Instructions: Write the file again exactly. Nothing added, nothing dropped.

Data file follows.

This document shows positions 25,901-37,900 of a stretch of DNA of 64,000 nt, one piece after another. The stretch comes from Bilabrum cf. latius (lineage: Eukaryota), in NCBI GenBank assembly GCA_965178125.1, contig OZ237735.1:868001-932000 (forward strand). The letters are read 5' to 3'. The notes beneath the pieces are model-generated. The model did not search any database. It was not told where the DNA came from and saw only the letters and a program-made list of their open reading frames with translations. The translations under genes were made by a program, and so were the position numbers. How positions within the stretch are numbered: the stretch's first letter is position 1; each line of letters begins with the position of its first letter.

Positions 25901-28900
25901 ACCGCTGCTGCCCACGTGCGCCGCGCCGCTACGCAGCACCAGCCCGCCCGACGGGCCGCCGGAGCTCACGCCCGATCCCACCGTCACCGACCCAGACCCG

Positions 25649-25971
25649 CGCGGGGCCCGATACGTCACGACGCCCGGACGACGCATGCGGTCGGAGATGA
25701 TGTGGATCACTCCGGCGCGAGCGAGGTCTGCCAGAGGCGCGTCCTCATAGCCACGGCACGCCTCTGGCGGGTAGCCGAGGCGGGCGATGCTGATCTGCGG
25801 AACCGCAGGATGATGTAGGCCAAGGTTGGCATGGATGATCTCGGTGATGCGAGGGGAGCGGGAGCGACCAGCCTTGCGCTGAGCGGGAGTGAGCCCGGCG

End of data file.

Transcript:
This document shows positions 25,901-37,900 of a stretch of DNA of 64,000 nt, one piece after another. The stretch comes from Bilabrum cf. latius (lineage: Eukaryota), in NCBI GenBank assembly GCA_965178125.1, contig OZ237735.1:868001-932000 (forward strand). The letters are read 5' to 3'. The notes beneath the pieces are model-generated. The model did not search any database. It was not told where the DNA came from and saw only the letters and a program-made list of their open reading frames with translations. The translations under genes were made by a program, and so were the position numbers. How positions within the stretch are numbered: the stretch's first letter is position 1; each line of letters begins with the position of its first letter.

Positions 25901-28900
25901 ACCGCTGCTGCCCACGTGCGCCGCGCCGCTACGCAGCACCAGCCCGCCCGACGGGCCGCCGGAGCTCACGCCCGATCCCACCGTCACCGACCCAGACCCG

Positions 25649-25971
25649 CGCGGGGCCCGATACGTCACGACGCCCGGACGACGCATGCGGTCGGAGATGA
25701 TGTGGATCACTCCGGCGCGAGCGAGGTCTGCCAGAGGCGCGTCCTCATAGCCACGGCACGCCTCTGGCGGGTAGCCGAGGCGGGCGATGCTGATCTGCGG
25801 AACCGCAGGATGATGTAGGCCAAGGTTGGCATGGATGATCTCGGTGATGCGAGGGGAGCGGGAGCGACCAGCCTTGCGCTGAGCGGGAGTGAGCCCGGCG